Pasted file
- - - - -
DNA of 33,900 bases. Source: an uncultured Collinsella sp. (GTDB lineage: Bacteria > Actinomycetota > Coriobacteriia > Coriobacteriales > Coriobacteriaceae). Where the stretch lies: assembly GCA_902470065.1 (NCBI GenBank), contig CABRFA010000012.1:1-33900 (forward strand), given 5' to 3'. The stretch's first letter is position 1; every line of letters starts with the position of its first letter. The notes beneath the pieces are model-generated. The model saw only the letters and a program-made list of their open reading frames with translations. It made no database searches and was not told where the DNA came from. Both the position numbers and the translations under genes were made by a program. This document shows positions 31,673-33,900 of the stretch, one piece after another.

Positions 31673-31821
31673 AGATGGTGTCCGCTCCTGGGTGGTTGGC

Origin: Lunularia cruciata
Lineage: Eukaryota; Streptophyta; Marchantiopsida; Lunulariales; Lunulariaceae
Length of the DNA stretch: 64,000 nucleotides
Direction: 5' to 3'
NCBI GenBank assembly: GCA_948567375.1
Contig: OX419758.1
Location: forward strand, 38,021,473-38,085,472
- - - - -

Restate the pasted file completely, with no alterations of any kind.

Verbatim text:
DNA of 33,900 bases. Source: an uncultured Collinsella sp. (GTDB lineage: Bacteria > Actinomycetota > Coriobacteriia > Coriobacteriales > Coriobacteriaceae). Where the stretch lies: assembly GCA_902470065.1 (NCBI GenBank), contig CABRFA010000012.1:1-33900 (forward strand), given 5' to 3'. The stretch's first letter is position 1; every line of letters starts with the position of its first letter. The notes beneath the pieces are model-generated. The model saw only the letters and a program-made list of their open reading frames with translations. It made no database searches and was not told where the DNA came from. Both the position numbers and the translations under genes were made by a program. This document shows positions 31,673-33,900 of the stretch, one piece after another.

Positions 31673-31821
31673 AGATGGTGTCCGCTCCTGGGTGGTTGGC

Origin: Lunularia cruciata
Lineage: Eukaryota; Streptophyta; Marchantiopsida; Lunulariales; Lunulariaceae
Length of the DNA stretch: 64,000 nucleotides
Direction: 5' to 3'
NCBI GenBank assembly: GCA_948567375.1
Contig: OX419758.1
Location: forward strand, 38,021,473-38,085,472